Sunday, March 25, 2012

Winding Off Excess Thread Is Done

Well, it is taking longer than I expected, but it's working. Yesterday was a whole day of struggling with unforeseen problems.

The biggest problem is that I warp my threads in pairs. There are 20 slots in the tension box reeds and 39 threads per section. This means that all but one thread are doubled up, allowing them to twist around themselves. It's not usually a problem because they're not really twisted. I guess that for the first half of the beam they're twisting in one direction and going the other direction for the rest of the beam or something. When I'm weaving a beam, the action of opening sheds keeps the twisted threads for tangling and by the time I reach the end of the beam they're not twisted any more.

Well, with this operation, there are not sheds to prevent tangles. And so I transferred 20-30 yards of thread yesterday, 6-12 inches at a time. I wind a little, stop and untangle twists, and wind a little more. This continued late into the night and started up again early this morning. No time for tea today. I've got to have this operation done today because the studio, including all 3 looms, gets broken down and packed starting tomorrow.

But here's the final result: acceptably even amounts of yarn on the beam with the extra yarn saved on the spare loom.

6 comments:

Alice said...

Congratulations on pulling this one off! I wondered if you would, and I admire the creative thinking and persistence that resulted in a save. Good luck with the move.

Tien Chiu said...

Just out of curiosity...do you think the cost of the yarn you saved was enough to warrant the work of saving it? It sounds like it was a pretty fussy process.

Blossom Merz said...

Thanks for the feedback, y'all!

Alice, thanks. I wasn't sure I'd pull it off either, but I WAS sure that I'd learn something in the process... And boy, oh, boy, have I done that!

Tien, it's much more complicated than just the cost of the yarn. I was also considering the value of my design skill and time as captured in that complex color gradient. If it was just the thread value, I'd have cut it all off and thrown it away immediately. Instead, I'll use the spare loom to create saleable merchandise from the "scrap". I am sure that the additional income will pay me for two full days' time and pay an apprentice to weave it off. And, all things being equal, it would take longer than two days to have designed and wound even a 16-section, 20-yard beam with such a complex gradient.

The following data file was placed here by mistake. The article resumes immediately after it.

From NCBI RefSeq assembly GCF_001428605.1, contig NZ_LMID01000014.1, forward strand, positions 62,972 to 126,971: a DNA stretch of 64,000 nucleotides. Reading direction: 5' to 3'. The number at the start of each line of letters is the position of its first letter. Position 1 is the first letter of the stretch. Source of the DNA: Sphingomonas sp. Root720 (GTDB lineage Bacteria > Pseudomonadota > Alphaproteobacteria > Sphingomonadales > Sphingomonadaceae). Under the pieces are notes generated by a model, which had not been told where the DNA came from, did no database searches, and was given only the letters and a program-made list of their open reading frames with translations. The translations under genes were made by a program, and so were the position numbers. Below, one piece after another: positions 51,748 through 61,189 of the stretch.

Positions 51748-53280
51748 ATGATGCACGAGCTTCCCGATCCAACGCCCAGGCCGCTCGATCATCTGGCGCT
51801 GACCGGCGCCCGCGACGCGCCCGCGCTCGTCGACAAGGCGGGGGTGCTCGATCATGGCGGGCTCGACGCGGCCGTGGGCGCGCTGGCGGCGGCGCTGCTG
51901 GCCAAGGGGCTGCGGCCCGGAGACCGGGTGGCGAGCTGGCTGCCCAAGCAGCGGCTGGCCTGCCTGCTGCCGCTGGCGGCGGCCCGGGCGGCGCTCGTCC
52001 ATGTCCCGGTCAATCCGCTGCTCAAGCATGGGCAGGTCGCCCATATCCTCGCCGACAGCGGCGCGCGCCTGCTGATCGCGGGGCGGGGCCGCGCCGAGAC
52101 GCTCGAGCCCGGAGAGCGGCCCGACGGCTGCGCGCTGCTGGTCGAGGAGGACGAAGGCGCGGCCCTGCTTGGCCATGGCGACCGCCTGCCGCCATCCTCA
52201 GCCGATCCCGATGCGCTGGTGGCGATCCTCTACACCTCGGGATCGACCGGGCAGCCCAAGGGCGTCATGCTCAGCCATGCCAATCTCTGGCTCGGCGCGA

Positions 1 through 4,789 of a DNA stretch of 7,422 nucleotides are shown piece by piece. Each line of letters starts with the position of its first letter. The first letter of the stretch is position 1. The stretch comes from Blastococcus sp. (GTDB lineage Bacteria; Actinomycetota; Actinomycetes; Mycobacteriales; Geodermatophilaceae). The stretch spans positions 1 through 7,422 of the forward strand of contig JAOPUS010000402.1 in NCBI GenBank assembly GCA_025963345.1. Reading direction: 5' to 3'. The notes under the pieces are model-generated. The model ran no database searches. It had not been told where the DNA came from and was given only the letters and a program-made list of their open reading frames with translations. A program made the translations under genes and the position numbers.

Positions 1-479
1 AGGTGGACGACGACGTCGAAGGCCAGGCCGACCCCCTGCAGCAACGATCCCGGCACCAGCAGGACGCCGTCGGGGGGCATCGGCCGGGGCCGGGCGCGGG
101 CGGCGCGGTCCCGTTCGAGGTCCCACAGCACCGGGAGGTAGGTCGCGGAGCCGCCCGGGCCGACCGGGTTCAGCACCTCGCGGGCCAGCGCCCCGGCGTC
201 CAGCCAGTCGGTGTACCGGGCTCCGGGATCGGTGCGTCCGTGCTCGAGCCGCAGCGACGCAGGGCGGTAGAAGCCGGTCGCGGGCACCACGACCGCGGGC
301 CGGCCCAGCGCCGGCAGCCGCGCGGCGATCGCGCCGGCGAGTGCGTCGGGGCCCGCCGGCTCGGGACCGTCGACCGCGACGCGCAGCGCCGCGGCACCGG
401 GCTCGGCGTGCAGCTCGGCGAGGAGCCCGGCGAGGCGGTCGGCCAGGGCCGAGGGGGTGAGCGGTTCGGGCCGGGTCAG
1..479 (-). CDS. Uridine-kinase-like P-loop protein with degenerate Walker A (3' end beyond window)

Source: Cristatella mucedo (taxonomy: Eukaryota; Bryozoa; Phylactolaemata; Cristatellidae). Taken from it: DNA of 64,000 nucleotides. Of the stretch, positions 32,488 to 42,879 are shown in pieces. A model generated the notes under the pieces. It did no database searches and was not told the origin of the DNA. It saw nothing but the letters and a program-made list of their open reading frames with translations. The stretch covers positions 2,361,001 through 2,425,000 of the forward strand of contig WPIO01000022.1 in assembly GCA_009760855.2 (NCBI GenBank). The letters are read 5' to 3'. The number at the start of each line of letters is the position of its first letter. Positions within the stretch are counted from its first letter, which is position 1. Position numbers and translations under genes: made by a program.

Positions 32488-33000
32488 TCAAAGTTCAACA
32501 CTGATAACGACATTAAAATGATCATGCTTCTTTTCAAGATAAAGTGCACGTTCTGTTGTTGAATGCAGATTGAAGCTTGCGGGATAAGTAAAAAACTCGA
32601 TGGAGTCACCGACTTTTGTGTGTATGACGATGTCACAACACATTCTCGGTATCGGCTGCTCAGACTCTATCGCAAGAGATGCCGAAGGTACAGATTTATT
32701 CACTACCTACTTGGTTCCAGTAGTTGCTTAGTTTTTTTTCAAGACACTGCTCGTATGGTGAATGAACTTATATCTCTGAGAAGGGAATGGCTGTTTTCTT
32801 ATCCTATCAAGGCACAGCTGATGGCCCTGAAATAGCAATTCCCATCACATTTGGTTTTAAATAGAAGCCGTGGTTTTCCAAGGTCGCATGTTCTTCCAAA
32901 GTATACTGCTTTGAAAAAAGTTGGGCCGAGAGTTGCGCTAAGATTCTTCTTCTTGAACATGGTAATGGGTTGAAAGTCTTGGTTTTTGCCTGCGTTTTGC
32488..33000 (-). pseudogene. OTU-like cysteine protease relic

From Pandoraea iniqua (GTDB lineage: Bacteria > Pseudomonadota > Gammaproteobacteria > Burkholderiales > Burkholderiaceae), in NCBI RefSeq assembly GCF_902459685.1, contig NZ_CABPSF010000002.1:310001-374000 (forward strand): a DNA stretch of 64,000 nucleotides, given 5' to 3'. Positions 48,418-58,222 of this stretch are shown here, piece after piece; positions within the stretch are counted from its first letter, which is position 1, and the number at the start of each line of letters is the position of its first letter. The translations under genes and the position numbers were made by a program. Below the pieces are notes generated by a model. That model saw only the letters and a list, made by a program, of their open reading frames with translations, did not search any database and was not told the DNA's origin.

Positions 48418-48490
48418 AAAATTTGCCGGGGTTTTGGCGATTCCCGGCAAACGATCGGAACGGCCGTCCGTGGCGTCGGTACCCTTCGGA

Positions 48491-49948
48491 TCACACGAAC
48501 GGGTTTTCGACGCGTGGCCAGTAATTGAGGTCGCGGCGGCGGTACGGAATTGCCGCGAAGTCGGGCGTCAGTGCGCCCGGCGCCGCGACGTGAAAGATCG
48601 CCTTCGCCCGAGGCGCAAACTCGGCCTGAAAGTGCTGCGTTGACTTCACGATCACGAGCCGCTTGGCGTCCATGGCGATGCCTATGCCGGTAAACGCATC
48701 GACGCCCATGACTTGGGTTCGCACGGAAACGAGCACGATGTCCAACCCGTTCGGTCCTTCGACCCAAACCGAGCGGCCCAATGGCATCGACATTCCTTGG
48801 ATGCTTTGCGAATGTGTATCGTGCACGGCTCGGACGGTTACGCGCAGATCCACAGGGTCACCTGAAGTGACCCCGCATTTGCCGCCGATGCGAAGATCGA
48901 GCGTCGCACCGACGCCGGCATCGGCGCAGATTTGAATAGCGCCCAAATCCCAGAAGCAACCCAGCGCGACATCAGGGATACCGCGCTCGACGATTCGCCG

eldri said...

It *IS* very nice color!


machine wants me to try again

Krazycrafter said...

I was wondering, why you did not wait until you starting having empty sections before transferring to the other loom.

Blossom Merz said...

Thanks, Eldri! By the way, your cloak is woven. It's at the seamstress right now and will ship out to you right after the move.

Krazycrafter, thanks for asking. Weaving depends on even tension as much as possible. Having some sections much fatter than others means that those sections will go slack really quickly. (remember that the beam turns at an even rate, unspooling however much thread is wrapped around each section...) The fix is to rig up a separate mechanism for each section to take up the slack and keep all of the threads under even tension. Every few yards I'd have to stop and remove the excess thread from 16 separate sections, wasting that thread and wasting lots of time. Soooo, even if I hadn't saved the thread, I needed to get it off the beam to make weaving easier (or even possible.)